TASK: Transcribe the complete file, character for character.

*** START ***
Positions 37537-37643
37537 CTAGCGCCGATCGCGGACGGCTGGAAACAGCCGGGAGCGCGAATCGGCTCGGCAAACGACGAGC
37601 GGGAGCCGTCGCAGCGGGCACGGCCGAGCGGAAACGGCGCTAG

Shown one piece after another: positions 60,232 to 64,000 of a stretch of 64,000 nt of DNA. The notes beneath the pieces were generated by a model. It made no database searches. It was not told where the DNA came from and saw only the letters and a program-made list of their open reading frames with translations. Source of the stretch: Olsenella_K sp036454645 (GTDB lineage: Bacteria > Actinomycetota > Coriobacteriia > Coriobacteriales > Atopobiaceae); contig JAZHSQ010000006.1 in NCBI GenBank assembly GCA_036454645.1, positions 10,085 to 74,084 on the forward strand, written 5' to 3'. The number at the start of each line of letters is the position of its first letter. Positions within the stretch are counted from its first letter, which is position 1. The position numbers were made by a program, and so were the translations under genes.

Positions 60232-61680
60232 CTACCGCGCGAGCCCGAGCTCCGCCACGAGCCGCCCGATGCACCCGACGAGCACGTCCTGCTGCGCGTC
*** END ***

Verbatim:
Positions 37537-37643
37537 CTAGCGCCGATCGCGGACGGCTGGAAACAGCCGGGAGCGCGAATCGGCTCGGCAAACGACGAGC
37601 GGGAGCCGTCGCAGCGGGCACGGCCGAGCGGAAACGGCGCTAG

Shown one piece after another: positions 60,232 to 64,000 of a stretch of 64,000 nt of DNA. The notes beneath the pieces were generated by a model. It made no database searches. It was not told where the DNA came from and saw only the letters and a program-made list of their open reading frames with translations. Source of the stretch: Olsenella_K sp036454645 (GTDB lineage: Bacteria > Actinomycetota > Coriobacteriia > Coriobacteriales > Atopobiaceae); contig JAZHSQ010000006.1 in NCBI GenBank assembly GCA_036454645.1, positions 10,085 to 74,084 on the forward strand, written 5' to 3'. The number at the start of each line of letters is the position of its first letter. Positions within the stretch are counted from its first letter, which is position 1. The position numbers were made by a program, and so were the translations under genes.

Positions 60232-61680
60232 CTACCGCGCGAGCCCGAGCTCCGCCACGAGCCGCCCGATGCACCCGACGAGCACGTCCTGCTGCGCGTC